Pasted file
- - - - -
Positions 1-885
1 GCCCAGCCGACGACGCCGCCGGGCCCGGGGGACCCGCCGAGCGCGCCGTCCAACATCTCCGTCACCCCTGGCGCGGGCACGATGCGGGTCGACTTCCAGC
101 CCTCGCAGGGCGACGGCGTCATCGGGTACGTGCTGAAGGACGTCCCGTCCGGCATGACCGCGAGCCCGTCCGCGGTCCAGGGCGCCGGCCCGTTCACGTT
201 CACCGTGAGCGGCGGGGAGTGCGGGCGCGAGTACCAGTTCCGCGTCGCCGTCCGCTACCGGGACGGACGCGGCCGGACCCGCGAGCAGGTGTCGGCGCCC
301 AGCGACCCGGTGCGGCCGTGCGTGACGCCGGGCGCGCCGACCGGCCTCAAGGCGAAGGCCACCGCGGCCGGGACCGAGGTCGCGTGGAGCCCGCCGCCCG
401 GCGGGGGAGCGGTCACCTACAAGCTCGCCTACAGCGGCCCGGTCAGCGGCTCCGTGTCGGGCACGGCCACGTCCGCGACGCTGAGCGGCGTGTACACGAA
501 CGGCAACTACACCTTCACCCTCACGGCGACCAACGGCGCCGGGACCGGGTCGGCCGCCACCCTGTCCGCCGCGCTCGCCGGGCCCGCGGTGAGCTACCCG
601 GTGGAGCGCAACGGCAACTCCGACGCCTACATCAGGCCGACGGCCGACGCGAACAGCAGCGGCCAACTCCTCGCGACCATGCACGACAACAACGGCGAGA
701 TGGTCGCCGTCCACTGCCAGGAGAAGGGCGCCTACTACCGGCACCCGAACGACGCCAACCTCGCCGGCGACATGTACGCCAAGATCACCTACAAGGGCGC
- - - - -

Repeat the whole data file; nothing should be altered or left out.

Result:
Positions 1-885
1 GCCCAGCCGACGACGCCGCCGGGCCCGGGGGACCCGCCGAGCGCGCCGTCCAACATCTCCGTCACCCCTGGCGCGGGCACGATGCGGGTCGACTTCCAGC
101 CCTCGCAGGGCGACGGCGTCATCGGGTACGTGCTGAAGGACGTCCCGTCCGGCATGACCGCGAGCCCGTCCGCGGTCCAGGGCGCCGGCCCGTTCACGTT
201 CACCGTGAGCGGCGGGGAGTGCGGGCGCGAGTACCAGTTCCGCGTCGCCGTCCGCTACCGGGACGGACGCGGCCGGACCCGCGAGCAGGTGTCGGCGCCC
301 AGCGACCCGGTGCGGCCGTGCGTGACGCCGGGCGCGCCGACCGGCCTCAAGGCGAAGGCCACCGCGGCCGGGACCGAGGTCGCGTGGAGCCCGCCGCCCG
401 GCGGGGGAGCGGTCACCTACAAGCTCGCCTACAGCGGCCCGGTCAGCGGCTCCGTGTCGGGCACGGCCACGTCCGCGACGCTGAGCGGCGTGTACACGAA
501 CGGCAACTACACCTTCACCCTCACGGCGACCAACGGCGCCGGGACCGGGTCGGCCGCCACCCTGTCCGCCGCGCTCGCCGGGCCCGCGGTGAGCTACCCG
601 GTGGAGCGCAACGGCAACTCCGACGCCTACATCAGGCCGACGGCCGACGCGAACAGCAGCGGCCAACTCCTCGCGACCATGCACGACAACAACGGCGAGA
701 TGGTCGCCGTCCACTGCCAGGAGAAGGGCGCCTACTACCGGCACCCGAACGACGCCAACCTCGCCGGCGACATGTACGCCAAGATCACCTACAAGGGCGC